Beyond using this app as a whiteboard replacement, you will also find its ability to write on PDFs to be very useful. Open a PDF in notability and you can underline text, highlight sections and add notes or new content. Go over sections in the assigned reading, make corrections or draw diagrams to help highlight and analyze the text.
Save your Powerpoint as a PDF, and Notability will allow you write on your slide presentations. Dissect part of a quote, add notes or just insert a blank slide and start writing. The simplicity and versatility of Notability has led Professor Henry Hecht to uses it in his Deposition course. Professor Hecht writes on his slide presentations during class, adding notes and underlining important text.
Notability does have some drawbacks though. You have to convert all your Powerpoint files to PDF before you can even open them in the app. The keyboard sometimes will pop up while you are navigating around unless you “lock it”.To be honest, it would be nice if we could turn off the typing feature all together. Also new pages are always in portrait orientation, which doesn’t work as well when adding blank pages to presentations. For the price though, Notability provides a fairly simply and versatile feature set. It works well after you learn a couple small quirks and can be an effective presentation tool in the classroom.
Notability costs $1 on the app store and is well worth the price. If you would like to try it out, stop by our office, rm 355. We test out apps, provide consultations and train faculty to meet their teaching goals through technology. For more information on this app or any other apps for teaching, contact John-Mark Ikeda at email@example.com.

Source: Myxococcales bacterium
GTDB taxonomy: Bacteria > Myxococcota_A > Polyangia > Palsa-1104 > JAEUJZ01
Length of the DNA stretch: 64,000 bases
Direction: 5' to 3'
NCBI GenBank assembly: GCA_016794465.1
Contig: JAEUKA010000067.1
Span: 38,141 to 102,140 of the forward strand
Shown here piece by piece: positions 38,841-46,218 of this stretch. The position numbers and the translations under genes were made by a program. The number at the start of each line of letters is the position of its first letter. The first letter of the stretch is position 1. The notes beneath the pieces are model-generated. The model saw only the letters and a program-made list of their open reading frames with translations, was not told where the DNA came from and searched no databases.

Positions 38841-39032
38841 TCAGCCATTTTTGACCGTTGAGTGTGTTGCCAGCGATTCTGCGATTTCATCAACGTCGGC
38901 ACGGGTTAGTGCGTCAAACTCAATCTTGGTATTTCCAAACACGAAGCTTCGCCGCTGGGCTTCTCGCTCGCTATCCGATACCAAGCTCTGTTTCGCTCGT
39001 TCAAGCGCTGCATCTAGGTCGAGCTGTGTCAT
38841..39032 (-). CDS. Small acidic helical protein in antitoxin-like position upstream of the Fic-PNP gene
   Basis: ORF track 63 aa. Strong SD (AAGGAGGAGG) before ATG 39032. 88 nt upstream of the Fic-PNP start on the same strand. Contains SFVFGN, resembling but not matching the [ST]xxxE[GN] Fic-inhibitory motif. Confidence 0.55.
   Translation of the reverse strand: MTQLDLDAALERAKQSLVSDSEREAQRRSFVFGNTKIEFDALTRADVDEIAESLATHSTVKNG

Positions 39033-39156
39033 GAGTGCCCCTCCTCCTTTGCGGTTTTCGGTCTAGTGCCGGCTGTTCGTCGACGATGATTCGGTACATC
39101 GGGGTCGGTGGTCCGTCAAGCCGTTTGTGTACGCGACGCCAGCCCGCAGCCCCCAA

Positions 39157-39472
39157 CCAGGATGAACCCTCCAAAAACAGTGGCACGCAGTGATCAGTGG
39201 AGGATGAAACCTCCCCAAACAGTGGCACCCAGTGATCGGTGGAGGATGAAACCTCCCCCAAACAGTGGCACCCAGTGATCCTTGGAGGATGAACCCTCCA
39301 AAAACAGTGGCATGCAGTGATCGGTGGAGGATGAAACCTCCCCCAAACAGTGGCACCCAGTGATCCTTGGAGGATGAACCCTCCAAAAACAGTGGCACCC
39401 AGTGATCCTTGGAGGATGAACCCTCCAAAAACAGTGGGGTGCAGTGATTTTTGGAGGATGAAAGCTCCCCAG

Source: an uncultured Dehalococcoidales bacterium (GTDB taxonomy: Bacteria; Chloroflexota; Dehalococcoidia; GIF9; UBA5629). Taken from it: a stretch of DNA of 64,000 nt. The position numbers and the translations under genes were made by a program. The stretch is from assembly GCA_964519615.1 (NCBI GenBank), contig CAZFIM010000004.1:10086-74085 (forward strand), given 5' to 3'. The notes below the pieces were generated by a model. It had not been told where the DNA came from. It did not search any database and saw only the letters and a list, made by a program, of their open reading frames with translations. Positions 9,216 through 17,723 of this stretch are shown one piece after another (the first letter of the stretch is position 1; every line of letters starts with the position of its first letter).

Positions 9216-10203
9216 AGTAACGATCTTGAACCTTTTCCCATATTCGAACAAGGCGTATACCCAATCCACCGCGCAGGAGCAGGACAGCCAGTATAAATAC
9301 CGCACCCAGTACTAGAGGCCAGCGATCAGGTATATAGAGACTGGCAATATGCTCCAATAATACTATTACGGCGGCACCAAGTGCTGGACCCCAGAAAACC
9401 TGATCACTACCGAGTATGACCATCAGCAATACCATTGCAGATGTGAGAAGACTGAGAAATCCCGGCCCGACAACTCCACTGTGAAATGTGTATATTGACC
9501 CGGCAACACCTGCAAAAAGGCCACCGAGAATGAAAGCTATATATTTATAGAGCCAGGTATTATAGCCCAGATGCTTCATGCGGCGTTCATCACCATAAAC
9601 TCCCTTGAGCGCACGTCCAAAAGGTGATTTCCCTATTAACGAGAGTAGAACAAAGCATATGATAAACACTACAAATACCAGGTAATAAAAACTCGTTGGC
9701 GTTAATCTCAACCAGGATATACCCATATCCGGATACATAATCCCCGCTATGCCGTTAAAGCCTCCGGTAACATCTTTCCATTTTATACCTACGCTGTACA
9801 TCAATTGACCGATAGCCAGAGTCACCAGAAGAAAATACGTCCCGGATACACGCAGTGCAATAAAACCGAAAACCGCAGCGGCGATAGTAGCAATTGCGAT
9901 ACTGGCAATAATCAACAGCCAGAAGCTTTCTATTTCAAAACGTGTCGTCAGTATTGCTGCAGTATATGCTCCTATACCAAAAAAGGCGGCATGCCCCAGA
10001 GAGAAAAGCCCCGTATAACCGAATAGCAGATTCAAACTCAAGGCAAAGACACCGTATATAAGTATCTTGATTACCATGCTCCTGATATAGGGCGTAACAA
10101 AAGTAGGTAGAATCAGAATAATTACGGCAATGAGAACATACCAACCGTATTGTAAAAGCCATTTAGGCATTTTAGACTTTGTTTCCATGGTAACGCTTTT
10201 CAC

The Advanced RedDot workshop will cover how to create pages along with adding new page elements. Learn best-practice tips and discuss how an entire site can be built into the law.berkeley.edu website.
Mar. 23, 1pm – 2pm
Apr. 6, 1pm – 2pm
Apr. 20, 1pm – 2pm
To sign-up email John-Mark Ikeda at, firstname.lastname@example.org.
Please specify date and time. If you are unable to make these dates, please contact us and we can make arrangements for a personal consultation.
Using iPad’s in the classroom opens many new and exciting opportunities. They are portable, easy to use and there are a wealth of apps. One of the challenges that we have encountered though, was finding an app that would allow faculty to not only present Powerpoint files, but annotate them during class. To our excitement, Explain Everything appears to fit that need.
“What is ‘The Cloud’?”
I’ve been asked that question many times. It sounds friendly, but to many people it is a confusing term. “The Cloud” is a term that refers to things being done, or saved on computers in a remote location. These computers are called servers and since they can be miles away from where you are, you need internet access to use it. If you have used Google Docs or even Gmail in the past, then you already use The Cloud. As people begin to juggle their work computers, home computers, smartphones and tablets, cloud computing is becoming more convenient and valuable. It allows you to keep all of those devices in sync without having to carry around a portable hard drive. All you need is an internet connection.
Is Pen Ultimate a notebook, or a digital whiteboard app? The answer is both. As a notebook or notepad replacement, Pen Ultimate sports extremely smooth handwritten text. Paired with a stylus, it’s likely the closest you can get to feeling like you are writing directly on your iPad. Pages are intuitively grouped into notebooks, that can be customized with different types of paper. Plug your iPad into a classroom projector cable and it transforms into a digital whiteboard. (more…)
Professor Herma Hill Kay poses a question to her students about how one determines a home state in child custody matters. After a brief discussion about the days assigned reading, she decides to highlight several factors that will guide her students through the material. Instead of standing up and walking over to the whiteboard to write out her points though, she quickly jots down her notes on her iPad using her finger. The transition between discussion and presentation is seamless. (more…)